On the federal level, the DREAM Act has been introduced and defeated in 2002, 2003, 2005, and 2007. In 2009 Democrats attached S.729 to S.3454, the Defense Authorization Bill. The Senate refused to take up the authorization bill. Thus without the debate, the amendment died a not so quiet death.
This move was denounced as a purely political ploy and political observers felt the bill would be introduced in the lame duck session. The Democrats were judged as being “desperate” to pass an amnesty bill before the Republicans took control of the House. As promised, a much expanded Dream Act was introduced late in the year and defeated once again.
A form of the Dream Act has been presented for the 5thtime in the 2011 session of the State Legislature. The bill, S.126 passed the Senate on Feb.18 and will now go to the Finance Committee. If approved there, the bill will continue to the House.
Sponsored by Sen. Michael Johnston, D-Denver and co-sponsored by first term Sen. Angela Giron, D-Pueblo, S.126 is a very simple piece of legislation. Children brought here illegally by their parents are allowed to attend college at in-state tuition rates if they have attended Colorado schools for 3 years and graduated in the state. They are barred from obtaining reduced rates through the Colorado Opportunity Fund, a change from previous bills. Students are required to sign an affidavit with a college stating they are trying to obtain legal residency.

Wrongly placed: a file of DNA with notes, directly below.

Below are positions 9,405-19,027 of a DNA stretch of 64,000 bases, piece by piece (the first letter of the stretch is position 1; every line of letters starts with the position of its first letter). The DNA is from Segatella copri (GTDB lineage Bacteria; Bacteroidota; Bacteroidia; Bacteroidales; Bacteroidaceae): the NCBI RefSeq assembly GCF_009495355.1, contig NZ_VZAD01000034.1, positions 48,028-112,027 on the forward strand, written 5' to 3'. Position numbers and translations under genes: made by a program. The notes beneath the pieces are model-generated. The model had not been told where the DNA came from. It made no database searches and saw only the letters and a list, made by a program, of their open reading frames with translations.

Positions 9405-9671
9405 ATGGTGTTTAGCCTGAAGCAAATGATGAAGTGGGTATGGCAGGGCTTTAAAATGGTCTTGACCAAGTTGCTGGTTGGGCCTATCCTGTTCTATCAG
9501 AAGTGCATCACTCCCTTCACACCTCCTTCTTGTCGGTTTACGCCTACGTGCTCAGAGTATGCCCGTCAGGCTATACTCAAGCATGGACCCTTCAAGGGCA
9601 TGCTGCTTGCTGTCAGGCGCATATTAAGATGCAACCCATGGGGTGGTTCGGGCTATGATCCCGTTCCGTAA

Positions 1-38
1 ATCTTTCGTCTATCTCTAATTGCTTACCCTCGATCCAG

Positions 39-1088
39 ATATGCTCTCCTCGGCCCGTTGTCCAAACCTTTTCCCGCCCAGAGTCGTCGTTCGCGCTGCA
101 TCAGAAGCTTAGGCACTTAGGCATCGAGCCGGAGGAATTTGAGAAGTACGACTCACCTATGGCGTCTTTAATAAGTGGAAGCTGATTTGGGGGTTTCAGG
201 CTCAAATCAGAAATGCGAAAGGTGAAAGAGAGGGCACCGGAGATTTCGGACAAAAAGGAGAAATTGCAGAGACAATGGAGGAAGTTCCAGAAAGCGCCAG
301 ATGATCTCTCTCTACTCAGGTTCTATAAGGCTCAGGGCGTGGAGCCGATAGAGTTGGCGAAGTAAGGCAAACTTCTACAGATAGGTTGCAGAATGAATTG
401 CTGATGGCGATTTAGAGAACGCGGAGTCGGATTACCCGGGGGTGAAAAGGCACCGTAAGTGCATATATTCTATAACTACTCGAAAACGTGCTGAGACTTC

The Denver Post lists out of state tuition costs for 12 credits per semester at Metropolitan State College to be $6,727. In state tuition, assuming the stipend from the College Opportunity Fund would be $1523. Without the stipend, children of illegal parents would pay $2227. Therefore, tuition will be higher than for legal students, but a considerable savings over out of state tuition, which would be prohibitive for most children of illegal parents.
Supporters of the bill say we need to look at this issue as an investment in the future of Colorado and not an expense. This is the reasoning behind presenting the bill in the Education committee. Supporters have great expectations as to the passage of the bill. Success in the Senate is hopeful, but the Republican controlled House is a question. Governor Hickenlooper has not expressed his position on this issue to date.
Once again the State of Colorado has stepped to the plate to solve an issue that is a Federal issue, yet perhaps better served to be addressed by each state for a solution. A solution supported by a majority of voters in each state. A solution that answers the need for each state, and does not require a one-size fits all “comprehensive” Federal solution.